After someone passes away, they often endow portions of their finances and assets to family and loved ones. The often forgotten cavoite of receiving an inheritance is the tax and financial management connected to it. It’s important to fully understand what is being left or received at more than just its face value. In Wisconsin, there is no inheritance tax, but it still may get taxed if the inheritance is from a different state. To better understand the process of inheriting assets and estates we’ll dive into the inherited tax implications, the probate process, and how to manage inherited assets.
Inherited Tax Implications
Inherited assets can come in many forms including cash, retirement accounts, stocks, bonds, cars, full estates, and other valuable items. As of 2023, unless receiving inheritance from Iowa, Kentucky, Maryland, Nebraska, New Jersey, or Pennsylvania inheritance tax will not be required. Even though the inheritance assets may not be taxed, the earnings on the inheritance assets are liable to be taxed. The federal government doesn’t require an inheritance tax, but it does impose an estate tax on inherited estates if they reach a value threshold of $12.92 million. Estates are more than just real estate or property—by definition estates refer to an individual’s total assets, minus liabilities. Other assets liable for estate tax include cash, securities, life insurance, trusts, annuities, and business interests. To stay on top of what may be liable to get taxed, contact us for guidance on handling and taxing your inheritance.
The probate process is a court-supervised procedure for managing and transferring inherited assets. This process includes verifying the decedent’s last will, distributing assets, and paying debts. Probate is only required when the assets or estate isn’t directly set to transfer into someone else’s name. The threshold dollar amount for required probate court differs from state to state, but the general process remains the same across the board. In Wisconsin, probate is required if a will and estate is worth $50,000 or more. The probate process can take anywhere from less than a year to two years to complete and must be initiated within 18 months of the death. It’s important to be prepared for the probate process, and you may even consider hiring a probate lawyer. The probate process can be expensive and long lasting. To prepare a beneficiary for a probate-free transfer, there are a couple of options to consider ahead of time.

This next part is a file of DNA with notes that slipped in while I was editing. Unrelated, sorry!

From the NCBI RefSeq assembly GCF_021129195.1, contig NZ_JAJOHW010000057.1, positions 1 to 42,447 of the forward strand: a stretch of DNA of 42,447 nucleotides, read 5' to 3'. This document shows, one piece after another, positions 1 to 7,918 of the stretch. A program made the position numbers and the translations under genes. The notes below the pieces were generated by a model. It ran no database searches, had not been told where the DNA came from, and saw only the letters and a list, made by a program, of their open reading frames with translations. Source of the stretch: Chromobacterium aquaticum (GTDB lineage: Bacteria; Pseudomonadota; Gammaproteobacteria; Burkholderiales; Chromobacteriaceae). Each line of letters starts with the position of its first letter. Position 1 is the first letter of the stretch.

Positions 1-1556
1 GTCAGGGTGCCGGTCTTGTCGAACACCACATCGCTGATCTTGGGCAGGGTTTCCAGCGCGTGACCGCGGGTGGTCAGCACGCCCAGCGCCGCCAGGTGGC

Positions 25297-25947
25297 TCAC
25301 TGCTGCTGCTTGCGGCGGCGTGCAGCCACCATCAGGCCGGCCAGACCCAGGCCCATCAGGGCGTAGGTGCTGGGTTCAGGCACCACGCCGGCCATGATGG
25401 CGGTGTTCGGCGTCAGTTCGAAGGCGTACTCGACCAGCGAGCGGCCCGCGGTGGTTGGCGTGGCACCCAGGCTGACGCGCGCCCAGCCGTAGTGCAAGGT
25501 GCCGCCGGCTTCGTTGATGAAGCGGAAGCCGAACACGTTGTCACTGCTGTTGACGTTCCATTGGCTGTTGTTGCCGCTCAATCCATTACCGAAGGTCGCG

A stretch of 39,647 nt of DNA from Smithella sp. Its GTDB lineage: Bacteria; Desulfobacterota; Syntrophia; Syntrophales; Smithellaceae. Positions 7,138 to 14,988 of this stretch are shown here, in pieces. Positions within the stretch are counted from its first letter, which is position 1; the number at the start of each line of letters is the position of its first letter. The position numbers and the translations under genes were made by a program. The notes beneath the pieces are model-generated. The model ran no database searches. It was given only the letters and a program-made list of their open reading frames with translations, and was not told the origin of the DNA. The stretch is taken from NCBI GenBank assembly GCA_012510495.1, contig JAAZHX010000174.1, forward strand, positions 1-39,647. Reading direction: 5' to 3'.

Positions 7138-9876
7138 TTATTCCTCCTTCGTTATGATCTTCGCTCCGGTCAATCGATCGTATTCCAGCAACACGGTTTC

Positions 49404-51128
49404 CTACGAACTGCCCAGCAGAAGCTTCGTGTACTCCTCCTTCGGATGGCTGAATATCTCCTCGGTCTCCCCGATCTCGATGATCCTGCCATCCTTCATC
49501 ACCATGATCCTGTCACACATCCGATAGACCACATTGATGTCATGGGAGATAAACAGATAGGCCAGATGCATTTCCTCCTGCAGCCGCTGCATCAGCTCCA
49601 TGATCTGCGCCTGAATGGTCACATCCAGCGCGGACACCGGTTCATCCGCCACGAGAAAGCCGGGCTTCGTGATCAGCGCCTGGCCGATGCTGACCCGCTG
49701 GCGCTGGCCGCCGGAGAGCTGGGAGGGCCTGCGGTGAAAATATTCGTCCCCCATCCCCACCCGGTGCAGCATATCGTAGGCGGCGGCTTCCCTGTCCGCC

- Transfer assets before decedent passes away
- Establish joint ownership over assets
- File a Pay-On-Death (POD) for financial accounts
- File a Transfer-On-Death (TOD) for property/tangible assets
- Set up a trust
Managing Inherited Assets
After inheriting assets or estates from a loved one, people are often unsure how to manage the cash, insurance payouts, retirement accounts, and so on. Amid the emotional waves of losing a loved one, it can be hard to develop a smart and sustainable financial plan. It’s important to make a methodical plan and seek professional help to maximize wealth. Depending on one’s financial situation they might put the money towards paying off debts, investments, retirement, emergency funds, or donations. Contact us at Tostrud & Temp in downtown La Crosse and inquire about our wealth management services for your personal and business needs.